Train dynamic managers to boost Australia's productivity: CEDA

Governments could help drive innovation and productivity growth by adding dynamic capabilities training to their business programs, new research by the Committee for Economic Development of Australia (CEDA) has found.

Governments could help drive innovation and productivity growth by adding dynamic capabilities training to their business programs, new research by the Committee for Economic Development of Australia (CEDA) has found. 

Boosting dynamism: What Australia can learn from other nations looks at programs designed to improve the dynamic capabilities of businesses in New Zealand and Singapore, which have so far had promising results.

CEDA Senior Economist Melissa Wilson said firms in these programs expanded into new businesses, products and markets, adopted new and improved ways of working and increased collaboration and transformation.

“Evidence suggests firms with stronger dynamic capabilities are more productive, innovative and profitable, increasing their ability to survive and thrive in uncertain environments,” Ms Wilson said. 

“The international programs we looked at show governments can provide dynamic-capabilities training that produces strong results.”

“Trialling similar programs in Australia would improve our understanding of the links between these capabilities, business performance and productivity growth.”

What happens within businesses matters for productivity. Over the past 30 years, labour productivity has contributed around 70 per cent of the growth in Australia’s real gross national income.  

Yet trend productivity growth rates have been declining for decades, and more recently labour productivity has fallen to 2019 levels.

Recent CEDA research with the University of Technology Sydney (UTS) found that when the COVID-19 pandemic struck, the most dynamic firms innovated quickly, setting them up to be significantly more productive and profitable as the pandemic wore on.

This is consistent with evidence linking dynamic capabilities to improved productivity and performance, especially in highly competitive environments.  

“Training leaders can have ripple effects and influence across the wider business ecosystem, but businesses often lack insight into their own management capabilities,” Ms Wilson said.

“Even if firms are aware and are motivated to become more dynamic, they don’t necessarily know how to do so. 

“Governments could fill this gap, providing training that small businesses, in particular, would be unable to afford on their own.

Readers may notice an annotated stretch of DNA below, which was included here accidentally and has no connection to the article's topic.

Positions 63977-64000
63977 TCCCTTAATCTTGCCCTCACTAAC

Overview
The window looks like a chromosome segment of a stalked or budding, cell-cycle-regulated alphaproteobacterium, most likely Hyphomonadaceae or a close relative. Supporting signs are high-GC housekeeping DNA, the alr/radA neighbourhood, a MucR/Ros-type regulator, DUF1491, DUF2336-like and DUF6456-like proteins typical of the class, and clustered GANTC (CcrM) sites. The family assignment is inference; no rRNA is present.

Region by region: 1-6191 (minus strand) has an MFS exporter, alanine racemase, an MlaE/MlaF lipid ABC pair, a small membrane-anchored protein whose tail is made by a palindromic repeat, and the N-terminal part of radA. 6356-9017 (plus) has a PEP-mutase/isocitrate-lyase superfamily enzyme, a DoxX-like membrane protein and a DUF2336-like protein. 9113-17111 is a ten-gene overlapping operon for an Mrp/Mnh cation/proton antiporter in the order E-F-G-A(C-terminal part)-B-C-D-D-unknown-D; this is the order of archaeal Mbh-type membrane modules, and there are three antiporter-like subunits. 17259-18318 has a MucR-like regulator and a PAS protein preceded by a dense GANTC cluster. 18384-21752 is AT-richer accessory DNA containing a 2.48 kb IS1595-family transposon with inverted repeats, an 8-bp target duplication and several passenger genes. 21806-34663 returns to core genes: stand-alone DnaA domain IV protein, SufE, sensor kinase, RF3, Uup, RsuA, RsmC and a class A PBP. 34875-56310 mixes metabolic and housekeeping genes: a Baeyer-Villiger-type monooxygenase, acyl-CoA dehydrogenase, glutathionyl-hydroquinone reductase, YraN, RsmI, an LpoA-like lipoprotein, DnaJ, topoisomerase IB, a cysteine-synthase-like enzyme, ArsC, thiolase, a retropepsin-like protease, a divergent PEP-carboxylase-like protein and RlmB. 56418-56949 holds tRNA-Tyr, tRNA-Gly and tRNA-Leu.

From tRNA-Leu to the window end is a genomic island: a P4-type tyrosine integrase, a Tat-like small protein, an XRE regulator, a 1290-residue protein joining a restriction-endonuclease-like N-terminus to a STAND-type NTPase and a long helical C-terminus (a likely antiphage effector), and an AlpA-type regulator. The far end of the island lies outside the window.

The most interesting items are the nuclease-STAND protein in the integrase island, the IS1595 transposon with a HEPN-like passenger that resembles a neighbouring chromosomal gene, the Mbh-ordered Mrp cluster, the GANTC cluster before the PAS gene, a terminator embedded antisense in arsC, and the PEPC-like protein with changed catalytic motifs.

“There is already a range of federal and state programs with significant resources and reach, such as the new federal Industry Growth Program.

“This training could be integrated into these programs with relatively little cost and potentially a large payoff.”

Australia has an enviable history of economic prosperity and high living standards, but productivity growth is at historically weak levels.

“We must boost productivity, innovation and resilience, even amid increasing global uncertainty, to ensure this success continues,” Ms Wilson said. 

“Lifting the dynamic capabilities of Australian businesses could be a practical step towards the Federal Government’s ambition of building a more productive, dynamic and resilient economy.” 

What are dynamic capabilities?

Firms with dynamic capabilities can:

  • Sense opportunities, threats and customer needs; 
  • Seize opportunities to satisfy customers, shape markets and capture value; and 
  • Transform themselves when renewal is needed.

This cycle of sensing, seizing and transforming is essential for ongoing viability and success in a constantly changing world.

Firms with these capabilities are more resilient, productive and profitable, enabling more innovative cultures. 

“Australia’s productivity problem is clear. Now is the time to pursue all solutions at our disposal,” Ms Wilson said.

About CEDA

CEDA – the Committee for Economic Development of Australia – is an independent, not-for-profit membership organisation.

We identify policy issues that matter for Australia’s future. We work to drive policies that deliver better economic, social and environmental outcomes for Australia. We deliver on our purpose by: Leveraging insights from our members to identify and understand the most important issues Australia faces. Facilitating collaboration and idea sharing to invoke imaginative, innovative and progressive policy solutions. Providing a platform to stimulate thinking, raise new ideas and debate critical and challenging issues. Influencing decision makers in government, business and the community by delivering objective information and expert analysis and advocating in support of our positions. CEDA's membership spans every state and territory and includes Australia's leading businesses, community organisations, government departments and academic institutions. The organisation was founded in 1960 by leading economist Sir Douglas Copland, and his legacy of applying economic analysis to practical problems to aid the development of Australia continues as we celebrate 60 years of influence, reform and impact across the nation.;